HFW Op-Ed in the Duluth News Tribune

Local View: Use captive wolves to repopulate, help Isle Royale

The news story Feb. 7, "Wolf leaves Isle Royale across ice," marked yet another setback for wolf reintroduction on Isle Royale. Three of five wolves now have been lost, which should draw attention to the multitude of issues that come from randomly trapping and relocating wild wolves.

Howling For Wolves supports the reintroduction of wolves with wide genetic diversity to Isle Royale, but we strongly believe that wolves currently living in captivity should be chosen for the mission. The island's local ecology deserves this compassionate conservation. The wolf assists with necessary natural changes to the island, including the browsing behavior for moose, which then allows trees to grow and support other wildlife.

Using wolves that are, or have been, in captivity would be a win-win, allowing the wolves an opportunity to be free while avoiding harming existing wild wolves and their functioning packs. This also would offer a great opportunity for scientific studies about re-wilding captive species.

While challenges exist regardless of which wolves are used for repopulation, using captive wolves would lessen the problems involved with trapping, sedating, and transferring wild wolves. It also would eliminate any issues with removing wild wolves from existing established packs and their territories. Breaking up and disrupting family packs of wild wolves is damaging both to the transferred wolf and the pack members left behind. Two of the five wolves that were trapped and transported to Isle Royale died shortly afterward, indicating severe issues.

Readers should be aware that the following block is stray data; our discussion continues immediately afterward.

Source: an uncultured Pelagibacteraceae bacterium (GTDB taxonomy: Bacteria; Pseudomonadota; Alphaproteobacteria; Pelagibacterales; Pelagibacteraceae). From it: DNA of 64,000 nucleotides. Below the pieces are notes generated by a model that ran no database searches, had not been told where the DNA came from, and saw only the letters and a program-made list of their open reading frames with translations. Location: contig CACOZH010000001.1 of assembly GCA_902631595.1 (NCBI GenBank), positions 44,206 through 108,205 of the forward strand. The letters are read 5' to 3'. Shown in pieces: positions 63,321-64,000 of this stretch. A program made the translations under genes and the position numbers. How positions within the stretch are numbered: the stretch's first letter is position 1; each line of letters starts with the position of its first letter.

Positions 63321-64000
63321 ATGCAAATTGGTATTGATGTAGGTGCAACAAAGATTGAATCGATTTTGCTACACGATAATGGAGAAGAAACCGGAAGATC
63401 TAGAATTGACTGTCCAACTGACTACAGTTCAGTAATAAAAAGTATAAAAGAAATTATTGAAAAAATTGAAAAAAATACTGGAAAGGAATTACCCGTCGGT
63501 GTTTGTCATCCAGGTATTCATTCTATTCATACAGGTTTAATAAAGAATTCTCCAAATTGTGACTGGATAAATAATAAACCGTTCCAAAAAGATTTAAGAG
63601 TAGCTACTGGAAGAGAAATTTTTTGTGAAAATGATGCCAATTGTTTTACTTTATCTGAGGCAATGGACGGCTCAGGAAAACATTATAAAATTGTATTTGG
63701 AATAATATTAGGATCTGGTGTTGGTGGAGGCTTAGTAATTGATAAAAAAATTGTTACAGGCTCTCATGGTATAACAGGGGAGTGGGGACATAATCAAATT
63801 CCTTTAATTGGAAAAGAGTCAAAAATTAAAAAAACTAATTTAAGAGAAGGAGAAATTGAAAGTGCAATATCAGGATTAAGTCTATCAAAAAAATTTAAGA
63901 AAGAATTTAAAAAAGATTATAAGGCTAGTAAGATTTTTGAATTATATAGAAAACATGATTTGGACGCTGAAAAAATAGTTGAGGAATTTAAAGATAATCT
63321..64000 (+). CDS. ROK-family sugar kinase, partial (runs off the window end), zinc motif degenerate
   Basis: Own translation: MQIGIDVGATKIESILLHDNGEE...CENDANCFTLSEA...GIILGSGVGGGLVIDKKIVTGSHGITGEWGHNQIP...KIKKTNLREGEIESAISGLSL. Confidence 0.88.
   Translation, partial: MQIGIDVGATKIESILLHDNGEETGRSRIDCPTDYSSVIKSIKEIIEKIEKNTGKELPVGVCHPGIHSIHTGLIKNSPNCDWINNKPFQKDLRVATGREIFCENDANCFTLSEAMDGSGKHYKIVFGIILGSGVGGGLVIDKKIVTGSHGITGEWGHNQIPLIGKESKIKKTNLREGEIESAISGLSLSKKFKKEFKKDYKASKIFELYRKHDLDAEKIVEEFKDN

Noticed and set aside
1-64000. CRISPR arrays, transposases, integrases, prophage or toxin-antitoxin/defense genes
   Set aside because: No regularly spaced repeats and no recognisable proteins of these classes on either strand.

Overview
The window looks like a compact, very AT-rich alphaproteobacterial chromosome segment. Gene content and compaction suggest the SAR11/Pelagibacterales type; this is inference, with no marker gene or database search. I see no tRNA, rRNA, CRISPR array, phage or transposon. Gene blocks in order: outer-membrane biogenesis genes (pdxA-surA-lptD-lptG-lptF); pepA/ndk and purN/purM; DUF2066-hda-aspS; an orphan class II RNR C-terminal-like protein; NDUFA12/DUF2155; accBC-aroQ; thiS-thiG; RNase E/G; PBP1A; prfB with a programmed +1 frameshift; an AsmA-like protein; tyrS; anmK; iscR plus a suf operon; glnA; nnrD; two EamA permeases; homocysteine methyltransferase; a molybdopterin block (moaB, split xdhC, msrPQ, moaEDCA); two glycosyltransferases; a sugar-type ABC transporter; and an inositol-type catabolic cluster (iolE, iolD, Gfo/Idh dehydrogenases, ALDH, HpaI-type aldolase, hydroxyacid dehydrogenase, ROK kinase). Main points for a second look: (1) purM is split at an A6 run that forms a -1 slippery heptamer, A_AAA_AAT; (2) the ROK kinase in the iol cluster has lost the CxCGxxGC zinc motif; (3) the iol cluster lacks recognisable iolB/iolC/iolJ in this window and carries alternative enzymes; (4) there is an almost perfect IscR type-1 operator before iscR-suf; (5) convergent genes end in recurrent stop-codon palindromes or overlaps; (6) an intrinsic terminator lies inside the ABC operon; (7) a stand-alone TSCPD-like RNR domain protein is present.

Using captive wolves also would have the bonus of giving freedom to wolves that have had no other chance of living wild. The National Park Service should choose from the many captive wolves available to be freed. These include the more than 50 wolves recently rescued by court action from Minnesota's Fur-Ever Wild. These captive wolves are now residing at Lockwood Animal Rescue Center in California. Even wolves at the Wildlife Science Center in Minnesota, currently living a caged and desolate existence, could be freed.

Lastly, re-wilding is important for many species' recovery. Most people would believe it is better to free a captive wolf from a cage than mistreat existing wild wolf packs. Re-wildling also offers a great opportunity for scientific studies with captive species.

Wolves deserve to live wild and free. Humans are "using" them to help an important function to assist the wildlife in this national park and ecosystem. Let's help captive wolves — and help Isle Royale.

Maureen Hackett of Minnetonka, Minn., is president and founder of Howling for Wolves (howlingforwolves.org), a wolf-advocacy organization. She wrote this for the News Tribune.

February 24, 2019